Science Policy Around the Web January 7th, 2020

Originally published at sciencepolicyforall.wordpress.com

What CRISPR-Baby Prison Sentences Mean for Research

Chinese scientist He Jiankui came to prominence last year after claiming he had used CRISPR/Cas9 to genetically edit human embryos to confer resistance to HIV-1. Twin girls with the mutation were born in October of 2018, and He’s work was confirmed by Chinese investigators in February of 2019.

Now, after a trial held in secret, He has been sentenced to three years in prison for “illegal medical practice” by a Chinese court. Two of He’s colleagues were also charged and given shorter prison sentences. All three were leveled fines, and will be prevented from conducting research using human reproductive technology.

These actions set an important precedent for regulation of human gene editing, however Chinese scientists also worry that they may result in restrictions for research into genetic modification that is not as ethically dubious. They worry that it may become difficult to get approval to use gene editing tools in clinical trials, as well as making funding for these sorts of research experiments more difficult to get.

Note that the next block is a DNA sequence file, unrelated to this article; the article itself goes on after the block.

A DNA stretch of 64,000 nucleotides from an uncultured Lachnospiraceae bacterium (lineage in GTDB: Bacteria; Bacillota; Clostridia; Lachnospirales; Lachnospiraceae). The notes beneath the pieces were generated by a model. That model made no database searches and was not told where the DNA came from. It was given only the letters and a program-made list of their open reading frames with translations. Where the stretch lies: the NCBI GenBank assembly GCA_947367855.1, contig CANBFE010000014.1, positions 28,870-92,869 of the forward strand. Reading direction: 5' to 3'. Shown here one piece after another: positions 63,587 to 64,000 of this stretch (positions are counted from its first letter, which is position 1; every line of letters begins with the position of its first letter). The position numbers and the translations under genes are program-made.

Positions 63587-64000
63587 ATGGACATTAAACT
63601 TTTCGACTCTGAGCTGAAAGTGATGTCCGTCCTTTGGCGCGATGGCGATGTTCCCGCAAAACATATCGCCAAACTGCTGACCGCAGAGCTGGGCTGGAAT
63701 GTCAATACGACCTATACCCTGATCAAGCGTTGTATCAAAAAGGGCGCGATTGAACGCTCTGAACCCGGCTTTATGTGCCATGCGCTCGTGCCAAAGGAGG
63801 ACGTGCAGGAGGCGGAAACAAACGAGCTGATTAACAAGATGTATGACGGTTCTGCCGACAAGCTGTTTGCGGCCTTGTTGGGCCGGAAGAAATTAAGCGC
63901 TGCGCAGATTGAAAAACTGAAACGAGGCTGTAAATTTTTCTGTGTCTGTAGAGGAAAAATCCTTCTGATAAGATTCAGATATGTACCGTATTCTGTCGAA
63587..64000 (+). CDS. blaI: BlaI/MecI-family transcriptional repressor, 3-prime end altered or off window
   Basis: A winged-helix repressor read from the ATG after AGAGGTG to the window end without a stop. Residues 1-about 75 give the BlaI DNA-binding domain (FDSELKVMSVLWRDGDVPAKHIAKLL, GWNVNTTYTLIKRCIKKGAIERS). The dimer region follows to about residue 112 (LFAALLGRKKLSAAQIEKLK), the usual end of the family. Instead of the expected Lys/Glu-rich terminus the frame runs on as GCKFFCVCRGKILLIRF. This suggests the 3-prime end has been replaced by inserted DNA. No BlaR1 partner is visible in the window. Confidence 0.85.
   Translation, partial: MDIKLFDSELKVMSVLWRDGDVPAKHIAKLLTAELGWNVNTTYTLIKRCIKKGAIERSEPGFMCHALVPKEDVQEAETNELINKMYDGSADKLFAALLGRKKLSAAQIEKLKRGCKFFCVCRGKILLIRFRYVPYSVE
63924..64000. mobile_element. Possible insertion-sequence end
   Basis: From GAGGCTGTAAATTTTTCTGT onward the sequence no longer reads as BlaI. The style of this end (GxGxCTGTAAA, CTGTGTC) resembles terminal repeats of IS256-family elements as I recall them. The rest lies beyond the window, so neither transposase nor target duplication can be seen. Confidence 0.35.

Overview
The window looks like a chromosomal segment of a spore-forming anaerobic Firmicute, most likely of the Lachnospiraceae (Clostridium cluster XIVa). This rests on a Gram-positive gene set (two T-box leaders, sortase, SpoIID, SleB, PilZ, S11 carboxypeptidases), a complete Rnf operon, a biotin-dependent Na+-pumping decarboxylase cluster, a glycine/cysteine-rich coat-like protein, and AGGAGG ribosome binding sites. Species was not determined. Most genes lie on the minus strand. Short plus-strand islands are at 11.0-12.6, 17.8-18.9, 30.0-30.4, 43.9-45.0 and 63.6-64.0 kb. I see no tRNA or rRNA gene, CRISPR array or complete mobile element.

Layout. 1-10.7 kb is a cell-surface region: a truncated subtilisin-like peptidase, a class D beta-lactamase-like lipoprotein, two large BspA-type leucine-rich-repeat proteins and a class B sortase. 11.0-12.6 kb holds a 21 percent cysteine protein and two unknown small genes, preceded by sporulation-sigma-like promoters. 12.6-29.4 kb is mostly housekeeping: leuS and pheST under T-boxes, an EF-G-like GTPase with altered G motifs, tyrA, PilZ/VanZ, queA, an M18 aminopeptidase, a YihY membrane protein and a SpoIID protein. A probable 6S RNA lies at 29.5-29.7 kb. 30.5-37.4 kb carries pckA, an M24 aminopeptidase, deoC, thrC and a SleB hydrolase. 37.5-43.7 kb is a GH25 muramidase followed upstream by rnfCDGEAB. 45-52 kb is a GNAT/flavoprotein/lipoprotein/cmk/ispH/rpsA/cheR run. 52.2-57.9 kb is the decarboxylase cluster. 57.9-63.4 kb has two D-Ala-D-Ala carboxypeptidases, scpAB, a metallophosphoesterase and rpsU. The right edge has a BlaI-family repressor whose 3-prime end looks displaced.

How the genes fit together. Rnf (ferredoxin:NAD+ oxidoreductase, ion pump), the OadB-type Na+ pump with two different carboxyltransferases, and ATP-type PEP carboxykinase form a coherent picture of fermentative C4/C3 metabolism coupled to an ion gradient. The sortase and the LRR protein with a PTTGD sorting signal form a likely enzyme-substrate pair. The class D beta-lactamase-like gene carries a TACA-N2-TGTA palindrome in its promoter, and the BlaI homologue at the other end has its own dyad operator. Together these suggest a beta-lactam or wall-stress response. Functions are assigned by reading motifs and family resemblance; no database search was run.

Despite these worries, He’s imprisonment is supported by the scientific community, and represents the first big check on clinical gene editing research. Others outside of the mainstream scientific community disagree. In an Op-Ed published by Stat News, Biohacker Josiah Zayner states that as gene-editing of human embryos becomes more common, the perspective on Jiankui will shift and he will no longer be seen as having done anything wrong. 

(David Cyranoski, Scientific American)

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